Tracking Research: Keep a log!

This part of preparing for a research project is where many of us stumbled in the formative years of our genealogy adventures.At least it was the case for me. Tracking my research has been the single biggest time waster, and is at the root of many of the brick walls I ran into early on. It’s such an obvious concept…keeping a log of all the resources used in pursuit of an ancestor’s vital information or proof of a relationship. Such a log would in turn create an organized, focused to-do list, once again, brilliant in theory, but somewhat elusive when it comes to actually doing the research. It’s so much more exciting to prepare a mental list and then jump right in to the thick of things.

As I’ve said before, my client work revolves around keeping a detailed research log, which becomes an integral part of every research report. My personal research deserves the same care and attention to detail. Thomas MacEntee has created an excellent Excel spreadsheet which you can download here to track his research, and with a few modifications, I could make it my own, but I’m more of a Word girl. As appealing as an Excel log would be, I’m inclined toward creating one in Word, because that’s my comfort zone. I suspect I will have more success this way; that there’s more of a chance I’ll stick with it. Plus, I love Word tables!

My Genealogy New Year: or, Why I’m Abandoning my Genealogy Software

I’m kicking off the new year with the rather lofty goal of starting my personal family history research over, from scratch, follow the lead set by Thomas MacEntee, who is spearheading the very popular project which he’s calling a Genealogy Do-Over; you can read all about it here. Using his program as a guide I’m going to begin by:

1) Setting Previous Research Aside
2) Preparing to Research
3) Establishing Base Practises and Guidelines

Notable of course is the concept of NOT diving right in. If you’re anything like me, beginning research on a new ancestor is a lot like opening a big bag of your favorite candy. Despite every good intention of moderation and common sense, before you know it you’re feeling bloated and maybe even a little dizzy from the sugar rush, and nothing gets done the rest of the day because all you can do is nap. Needless to say, when, as a young teen, I embarked on this journey, I took a lot of naps. Thirty years later, there are family facts I feel certain are true, but proof is often precarious and the documentation to support my convictions is in many cases non-existent. Hence the allure of the Genealogy Do-Over!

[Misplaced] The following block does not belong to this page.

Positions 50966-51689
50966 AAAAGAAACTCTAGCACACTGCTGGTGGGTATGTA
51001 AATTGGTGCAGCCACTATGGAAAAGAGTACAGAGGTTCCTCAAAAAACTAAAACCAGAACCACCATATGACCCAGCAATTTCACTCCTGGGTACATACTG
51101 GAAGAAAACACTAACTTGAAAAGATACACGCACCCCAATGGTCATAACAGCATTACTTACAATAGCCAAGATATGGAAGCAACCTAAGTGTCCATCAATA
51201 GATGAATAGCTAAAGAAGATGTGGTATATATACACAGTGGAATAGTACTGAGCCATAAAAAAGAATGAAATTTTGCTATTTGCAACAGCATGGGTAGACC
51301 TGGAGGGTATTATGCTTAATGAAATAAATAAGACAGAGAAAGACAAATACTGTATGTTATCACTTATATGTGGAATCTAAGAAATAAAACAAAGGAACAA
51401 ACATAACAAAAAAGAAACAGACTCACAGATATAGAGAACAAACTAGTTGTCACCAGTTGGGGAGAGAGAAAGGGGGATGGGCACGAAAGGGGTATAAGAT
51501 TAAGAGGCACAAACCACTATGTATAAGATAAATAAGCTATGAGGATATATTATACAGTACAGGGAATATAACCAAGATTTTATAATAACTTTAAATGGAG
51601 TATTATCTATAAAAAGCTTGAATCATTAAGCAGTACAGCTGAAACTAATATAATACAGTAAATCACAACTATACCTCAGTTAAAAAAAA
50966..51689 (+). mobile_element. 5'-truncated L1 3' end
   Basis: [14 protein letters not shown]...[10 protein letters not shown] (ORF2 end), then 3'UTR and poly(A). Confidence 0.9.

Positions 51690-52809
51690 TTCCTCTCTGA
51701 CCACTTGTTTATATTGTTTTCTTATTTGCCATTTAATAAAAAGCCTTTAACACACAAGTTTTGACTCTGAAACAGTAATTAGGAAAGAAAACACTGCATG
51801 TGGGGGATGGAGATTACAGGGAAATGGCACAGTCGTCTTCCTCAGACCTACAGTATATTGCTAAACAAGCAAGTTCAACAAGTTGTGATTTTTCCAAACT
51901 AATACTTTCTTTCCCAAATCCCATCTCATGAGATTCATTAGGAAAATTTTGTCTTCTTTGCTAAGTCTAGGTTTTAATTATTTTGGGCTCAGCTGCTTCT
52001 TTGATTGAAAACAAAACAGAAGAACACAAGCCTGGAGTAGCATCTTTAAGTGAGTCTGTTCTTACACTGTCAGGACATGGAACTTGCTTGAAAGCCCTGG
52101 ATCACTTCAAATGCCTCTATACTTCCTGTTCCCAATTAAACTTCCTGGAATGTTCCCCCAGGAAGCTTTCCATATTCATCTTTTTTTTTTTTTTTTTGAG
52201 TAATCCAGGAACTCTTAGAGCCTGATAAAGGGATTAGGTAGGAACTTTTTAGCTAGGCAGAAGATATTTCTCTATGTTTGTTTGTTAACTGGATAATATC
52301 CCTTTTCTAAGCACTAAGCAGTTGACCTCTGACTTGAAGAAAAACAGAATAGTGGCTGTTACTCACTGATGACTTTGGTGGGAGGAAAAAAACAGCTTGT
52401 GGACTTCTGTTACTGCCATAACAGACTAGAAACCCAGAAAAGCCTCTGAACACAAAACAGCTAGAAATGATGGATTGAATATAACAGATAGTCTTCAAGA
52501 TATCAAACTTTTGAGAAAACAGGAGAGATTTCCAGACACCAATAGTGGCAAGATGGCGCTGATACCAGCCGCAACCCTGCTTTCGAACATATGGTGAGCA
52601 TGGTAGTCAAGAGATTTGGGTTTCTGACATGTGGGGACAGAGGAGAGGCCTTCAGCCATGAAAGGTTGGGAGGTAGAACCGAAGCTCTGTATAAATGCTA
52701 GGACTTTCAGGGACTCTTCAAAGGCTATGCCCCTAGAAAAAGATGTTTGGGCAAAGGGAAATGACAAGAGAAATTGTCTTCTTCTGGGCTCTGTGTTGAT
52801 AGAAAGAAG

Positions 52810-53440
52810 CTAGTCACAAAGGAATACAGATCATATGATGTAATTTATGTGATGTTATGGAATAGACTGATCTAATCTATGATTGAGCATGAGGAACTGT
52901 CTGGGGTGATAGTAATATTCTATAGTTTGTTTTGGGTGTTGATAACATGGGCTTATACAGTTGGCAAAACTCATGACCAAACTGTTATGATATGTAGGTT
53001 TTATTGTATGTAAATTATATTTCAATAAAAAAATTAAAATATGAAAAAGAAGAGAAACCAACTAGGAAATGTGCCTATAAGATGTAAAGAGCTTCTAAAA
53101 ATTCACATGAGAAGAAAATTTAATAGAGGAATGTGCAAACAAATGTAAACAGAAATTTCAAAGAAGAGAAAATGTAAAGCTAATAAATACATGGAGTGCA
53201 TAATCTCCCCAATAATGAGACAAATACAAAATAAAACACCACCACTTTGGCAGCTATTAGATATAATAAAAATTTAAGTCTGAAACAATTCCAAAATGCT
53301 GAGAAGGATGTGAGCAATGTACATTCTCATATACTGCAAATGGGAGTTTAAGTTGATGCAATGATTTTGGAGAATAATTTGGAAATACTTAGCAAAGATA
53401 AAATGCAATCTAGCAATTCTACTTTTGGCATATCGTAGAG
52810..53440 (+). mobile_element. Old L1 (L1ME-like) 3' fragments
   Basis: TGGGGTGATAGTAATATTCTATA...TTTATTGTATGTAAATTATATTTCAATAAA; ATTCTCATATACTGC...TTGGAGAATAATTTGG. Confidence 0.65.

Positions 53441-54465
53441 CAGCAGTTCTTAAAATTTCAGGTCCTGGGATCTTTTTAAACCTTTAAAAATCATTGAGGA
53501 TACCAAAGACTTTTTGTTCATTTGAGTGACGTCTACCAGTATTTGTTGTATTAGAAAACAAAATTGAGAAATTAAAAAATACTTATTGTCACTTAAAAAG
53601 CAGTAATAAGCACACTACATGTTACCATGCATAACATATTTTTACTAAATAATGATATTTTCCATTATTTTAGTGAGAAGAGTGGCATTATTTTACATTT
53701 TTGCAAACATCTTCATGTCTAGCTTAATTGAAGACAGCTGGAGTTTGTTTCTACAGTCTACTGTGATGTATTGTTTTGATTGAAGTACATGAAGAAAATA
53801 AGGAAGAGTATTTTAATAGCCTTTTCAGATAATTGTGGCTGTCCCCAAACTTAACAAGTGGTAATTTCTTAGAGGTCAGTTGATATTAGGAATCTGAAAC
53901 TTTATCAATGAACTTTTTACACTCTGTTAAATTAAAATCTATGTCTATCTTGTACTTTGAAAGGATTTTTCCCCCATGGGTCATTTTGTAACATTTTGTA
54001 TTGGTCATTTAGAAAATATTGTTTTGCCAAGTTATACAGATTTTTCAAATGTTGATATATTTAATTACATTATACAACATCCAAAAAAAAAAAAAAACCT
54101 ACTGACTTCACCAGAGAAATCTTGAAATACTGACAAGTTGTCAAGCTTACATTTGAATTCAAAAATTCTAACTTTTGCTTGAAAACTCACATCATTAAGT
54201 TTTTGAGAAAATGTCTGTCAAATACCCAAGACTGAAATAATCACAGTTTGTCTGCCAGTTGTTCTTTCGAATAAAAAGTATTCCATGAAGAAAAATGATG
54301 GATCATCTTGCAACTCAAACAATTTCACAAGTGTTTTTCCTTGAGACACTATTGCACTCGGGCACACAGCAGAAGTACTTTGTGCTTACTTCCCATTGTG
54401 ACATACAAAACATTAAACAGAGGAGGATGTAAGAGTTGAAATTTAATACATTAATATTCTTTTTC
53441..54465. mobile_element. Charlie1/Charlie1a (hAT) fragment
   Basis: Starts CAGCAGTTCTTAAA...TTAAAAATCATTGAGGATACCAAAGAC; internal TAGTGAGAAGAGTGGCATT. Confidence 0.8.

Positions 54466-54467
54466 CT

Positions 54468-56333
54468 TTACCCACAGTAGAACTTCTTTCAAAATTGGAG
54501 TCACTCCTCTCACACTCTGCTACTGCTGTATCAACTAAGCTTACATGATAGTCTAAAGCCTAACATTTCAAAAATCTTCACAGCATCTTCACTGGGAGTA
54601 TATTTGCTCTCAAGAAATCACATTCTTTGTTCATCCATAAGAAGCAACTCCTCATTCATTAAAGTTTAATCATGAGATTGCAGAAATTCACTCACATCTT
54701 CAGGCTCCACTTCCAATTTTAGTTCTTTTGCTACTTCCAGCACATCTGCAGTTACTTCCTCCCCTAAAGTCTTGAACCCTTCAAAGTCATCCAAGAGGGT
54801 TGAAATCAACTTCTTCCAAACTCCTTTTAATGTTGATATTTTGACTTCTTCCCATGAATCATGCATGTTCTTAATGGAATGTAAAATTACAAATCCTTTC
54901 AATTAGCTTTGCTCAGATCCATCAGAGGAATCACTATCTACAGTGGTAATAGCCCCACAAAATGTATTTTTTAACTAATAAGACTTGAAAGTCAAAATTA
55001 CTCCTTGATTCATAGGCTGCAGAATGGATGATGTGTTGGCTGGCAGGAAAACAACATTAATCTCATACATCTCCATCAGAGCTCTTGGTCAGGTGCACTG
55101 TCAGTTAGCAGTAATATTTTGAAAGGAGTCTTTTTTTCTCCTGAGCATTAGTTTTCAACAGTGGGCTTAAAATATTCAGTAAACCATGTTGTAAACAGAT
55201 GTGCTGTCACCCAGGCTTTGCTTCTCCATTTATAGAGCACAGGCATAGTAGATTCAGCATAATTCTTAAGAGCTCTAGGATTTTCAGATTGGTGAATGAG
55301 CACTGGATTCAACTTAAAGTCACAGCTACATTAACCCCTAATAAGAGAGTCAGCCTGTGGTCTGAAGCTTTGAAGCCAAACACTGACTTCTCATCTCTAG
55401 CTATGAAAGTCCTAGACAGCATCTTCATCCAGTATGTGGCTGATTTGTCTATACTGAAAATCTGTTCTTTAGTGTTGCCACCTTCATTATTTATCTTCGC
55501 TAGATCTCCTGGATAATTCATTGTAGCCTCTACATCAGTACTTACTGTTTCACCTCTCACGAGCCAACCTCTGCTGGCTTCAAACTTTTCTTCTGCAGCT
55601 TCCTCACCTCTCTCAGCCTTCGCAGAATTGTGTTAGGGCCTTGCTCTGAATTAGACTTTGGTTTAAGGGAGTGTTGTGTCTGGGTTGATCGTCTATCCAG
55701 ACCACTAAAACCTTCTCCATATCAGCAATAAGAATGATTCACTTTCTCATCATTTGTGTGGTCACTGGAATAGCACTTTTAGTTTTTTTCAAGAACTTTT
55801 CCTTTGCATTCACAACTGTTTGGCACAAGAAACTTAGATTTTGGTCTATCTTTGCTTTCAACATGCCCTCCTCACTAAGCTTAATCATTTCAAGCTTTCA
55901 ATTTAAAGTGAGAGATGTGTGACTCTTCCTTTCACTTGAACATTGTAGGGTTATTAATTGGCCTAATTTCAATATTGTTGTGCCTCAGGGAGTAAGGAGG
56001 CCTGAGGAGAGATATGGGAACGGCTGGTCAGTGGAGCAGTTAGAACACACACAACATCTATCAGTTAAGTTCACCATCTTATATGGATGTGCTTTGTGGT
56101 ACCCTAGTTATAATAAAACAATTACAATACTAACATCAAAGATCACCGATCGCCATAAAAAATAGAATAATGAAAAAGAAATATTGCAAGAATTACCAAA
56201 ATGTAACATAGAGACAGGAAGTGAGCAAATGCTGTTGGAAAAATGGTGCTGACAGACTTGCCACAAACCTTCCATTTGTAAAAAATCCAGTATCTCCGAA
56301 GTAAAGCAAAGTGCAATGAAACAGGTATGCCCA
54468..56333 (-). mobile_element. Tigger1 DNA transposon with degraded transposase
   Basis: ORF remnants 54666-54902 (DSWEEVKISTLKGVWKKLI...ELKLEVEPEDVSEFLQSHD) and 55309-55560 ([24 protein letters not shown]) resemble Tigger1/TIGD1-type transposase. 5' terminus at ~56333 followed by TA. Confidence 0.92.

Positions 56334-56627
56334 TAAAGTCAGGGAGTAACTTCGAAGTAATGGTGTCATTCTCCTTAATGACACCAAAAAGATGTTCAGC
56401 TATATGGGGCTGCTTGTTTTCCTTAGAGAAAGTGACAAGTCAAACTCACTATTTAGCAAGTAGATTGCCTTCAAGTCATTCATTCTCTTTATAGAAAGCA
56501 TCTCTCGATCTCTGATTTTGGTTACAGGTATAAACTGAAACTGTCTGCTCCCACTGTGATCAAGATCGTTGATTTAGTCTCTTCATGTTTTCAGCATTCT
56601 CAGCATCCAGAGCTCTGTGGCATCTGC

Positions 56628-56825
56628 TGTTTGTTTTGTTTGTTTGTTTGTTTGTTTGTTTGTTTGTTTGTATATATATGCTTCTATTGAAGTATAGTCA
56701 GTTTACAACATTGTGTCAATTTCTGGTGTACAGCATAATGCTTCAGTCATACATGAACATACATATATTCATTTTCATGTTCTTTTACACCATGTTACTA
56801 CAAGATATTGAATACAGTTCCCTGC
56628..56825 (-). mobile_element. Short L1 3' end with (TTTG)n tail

Setting Previous Research Aside

Not as hard as you might have guessed because: firstly, I’m just moving my files to a virtual place known as HOLD EVERYTHING; and, secondly, it’s really a mess, a very unattractive, stress-inducing mess, kind of like that hall closet where I shove everything out of place within reach when an unexpected visitor rings the  door bell.

What I am not putting aside, are original records, scans of original records, and copies of vital records and paid research findings because to do so would be a waste of money and time. The difference this time will be the methodology I apply in analyzing and correlating the evidence found in those documents. The original records are filed by family name, and all of them are digitized and stored on my OneDrive for safe keeping and easy access from my laptop, tablet, smart phone, and any computer I happen to find in front of me that has internet access. Redundancy is EVERYTHING!

Preparing to research

For me, this involved determining which branches of my tree would be the focus of re-do. I’m over committed as usual, and can realistically, and in good conscience, dedicate only one day a week (and at this point it’s looking like Saturday) to this endeavor. I could have gone in any number of directions, but I’ve settled on three generations of my paternal grandfather’s forebears.

Ernest Napoleon Varrieur and his wife Elsie, the author’s paternal grandparents

It’s doable, my documentation appears to be only moderately disorganized, and there are a couple of tantalizing brick walls. Plus, I find the families interesting. Really interesting. There’s a painting I love by my dear friend and gifted artist, Frank Sullivan, called The Stories We Don’t Tell. As Frank so eloquently puts it,

We all have our stories – the ones we tell the people in our lives. The one that define us, the ones that everyone we know has heard at least once, the ones that we can’t wait to introduce to new people who come into our lives….They’ve shaped us, made us who we are and they help us to show others who we are. But there are other stories. The ones we don’t tell. The things we’ve done or that have been done to us that we don’t want anyone to know about. The stories that have scarred us or that reveal our dark side. The stories that we’ll take to our graves.

Our ancestors left us bread crumbs. If we’re lucky, those crumbs are more fact than fiction, but we can never really be sure of the motivations behind their actions and the veracity of the details they chose to share. Yes, they took a lot of stories to their graves, but if we dig deep enough and carefully enough, using patience, good organization, and The Genealogy Proof Standard, we can find clues they left behind for us, whether intentionally or inadvertently. I know I missed a lot in the infancy of my role as family historian, which is why I’m going to follow Thomas’s lead and take is slowly this time round.

Establishing Base Practises and Guidelines